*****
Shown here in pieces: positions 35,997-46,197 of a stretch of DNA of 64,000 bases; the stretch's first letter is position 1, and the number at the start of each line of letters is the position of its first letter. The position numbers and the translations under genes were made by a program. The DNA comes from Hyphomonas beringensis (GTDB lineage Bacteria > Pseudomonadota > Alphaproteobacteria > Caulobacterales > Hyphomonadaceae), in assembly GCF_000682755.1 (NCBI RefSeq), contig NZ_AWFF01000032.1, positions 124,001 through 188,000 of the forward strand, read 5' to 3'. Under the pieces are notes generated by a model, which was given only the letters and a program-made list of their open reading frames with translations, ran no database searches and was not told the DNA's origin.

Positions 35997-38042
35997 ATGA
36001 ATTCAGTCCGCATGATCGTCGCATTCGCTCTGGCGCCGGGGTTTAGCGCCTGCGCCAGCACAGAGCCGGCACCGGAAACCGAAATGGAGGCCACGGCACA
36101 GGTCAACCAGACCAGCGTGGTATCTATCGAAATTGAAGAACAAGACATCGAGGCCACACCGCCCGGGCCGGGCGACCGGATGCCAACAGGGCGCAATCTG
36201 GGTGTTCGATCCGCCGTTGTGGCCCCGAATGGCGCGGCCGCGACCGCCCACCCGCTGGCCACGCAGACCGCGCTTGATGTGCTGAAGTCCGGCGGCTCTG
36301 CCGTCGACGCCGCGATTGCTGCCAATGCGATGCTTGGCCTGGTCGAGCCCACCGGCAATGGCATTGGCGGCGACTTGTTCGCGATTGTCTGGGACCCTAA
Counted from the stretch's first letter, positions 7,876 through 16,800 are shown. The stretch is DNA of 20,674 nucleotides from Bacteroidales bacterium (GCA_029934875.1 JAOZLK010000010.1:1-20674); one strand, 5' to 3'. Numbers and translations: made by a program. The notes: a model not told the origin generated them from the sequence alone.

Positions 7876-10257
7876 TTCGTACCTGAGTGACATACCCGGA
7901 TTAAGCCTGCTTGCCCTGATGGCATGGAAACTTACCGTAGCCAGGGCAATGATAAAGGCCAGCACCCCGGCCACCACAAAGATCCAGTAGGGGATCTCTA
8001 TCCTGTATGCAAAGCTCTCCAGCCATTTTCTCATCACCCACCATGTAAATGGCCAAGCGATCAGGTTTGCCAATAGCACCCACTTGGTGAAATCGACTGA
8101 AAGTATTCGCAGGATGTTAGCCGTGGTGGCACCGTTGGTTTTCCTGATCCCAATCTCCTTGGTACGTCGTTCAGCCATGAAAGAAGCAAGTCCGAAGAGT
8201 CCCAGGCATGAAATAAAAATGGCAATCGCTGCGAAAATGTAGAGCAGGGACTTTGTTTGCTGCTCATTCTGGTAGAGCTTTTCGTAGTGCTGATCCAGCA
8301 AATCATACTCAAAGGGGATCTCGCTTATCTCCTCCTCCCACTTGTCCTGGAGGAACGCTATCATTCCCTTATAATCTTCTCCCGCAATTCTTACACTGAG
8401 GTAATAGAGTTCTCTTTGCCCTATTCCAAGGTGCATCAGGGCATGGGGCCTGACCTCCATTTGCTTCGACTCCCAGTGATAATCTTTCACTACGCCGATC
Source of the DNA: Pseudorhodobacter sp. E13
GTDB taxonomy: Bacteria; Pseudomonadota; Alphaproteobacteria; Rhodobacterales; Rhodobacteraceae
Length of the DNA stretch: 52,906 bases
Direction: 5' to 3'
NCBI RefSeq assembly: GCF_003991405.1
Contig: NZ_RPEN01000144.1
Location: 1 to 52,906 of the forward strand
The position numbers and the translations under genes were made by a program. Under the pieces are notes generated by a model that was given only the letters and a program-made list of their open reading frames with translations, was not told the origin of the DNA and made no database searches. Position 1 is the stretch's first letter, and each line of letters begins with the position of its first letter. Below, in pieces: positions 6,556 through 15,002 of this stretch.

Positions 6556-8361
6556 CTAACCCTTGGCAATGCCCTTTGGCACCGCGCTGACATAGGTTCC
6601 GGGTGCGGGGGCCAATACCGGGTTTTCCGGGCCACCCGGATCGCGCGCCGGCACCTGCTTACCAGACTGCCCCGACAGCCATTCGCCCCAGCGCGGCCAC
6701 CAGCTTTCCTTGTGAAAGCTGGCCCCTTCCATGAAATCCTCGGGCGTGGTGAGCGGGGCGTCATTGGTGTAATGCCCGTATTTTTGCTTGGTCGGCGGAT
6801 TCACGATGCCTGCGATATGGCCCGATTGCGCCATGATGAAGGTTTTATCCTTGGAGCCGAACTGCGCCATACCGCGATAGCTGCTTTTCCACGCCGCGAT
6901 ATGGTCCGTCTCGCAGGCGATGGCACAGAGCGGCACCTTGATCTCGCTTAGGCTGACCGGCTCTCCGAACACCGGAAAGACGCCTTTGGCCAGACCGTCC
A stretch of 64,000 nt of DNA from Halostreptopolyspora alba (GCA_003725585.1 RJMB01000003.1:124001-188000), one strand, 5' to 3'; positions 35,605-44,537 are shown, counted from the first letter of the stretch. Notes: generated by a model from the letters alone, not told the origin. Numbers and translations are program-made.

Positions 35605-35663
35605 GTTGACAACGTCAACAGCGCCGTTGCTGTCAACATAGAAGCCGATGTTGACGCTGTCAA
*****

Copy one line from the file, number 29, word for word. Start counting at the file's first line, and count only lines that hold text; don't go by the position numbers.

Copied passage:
6801 TCACGATGCCTGCGATATGGCCCGATTGCGCCATGATGAAGGTTTTATCCTTGGAGCCGAACTGCGCCATACCGCGATAGCTGCTTTTCCACGCCGCGAT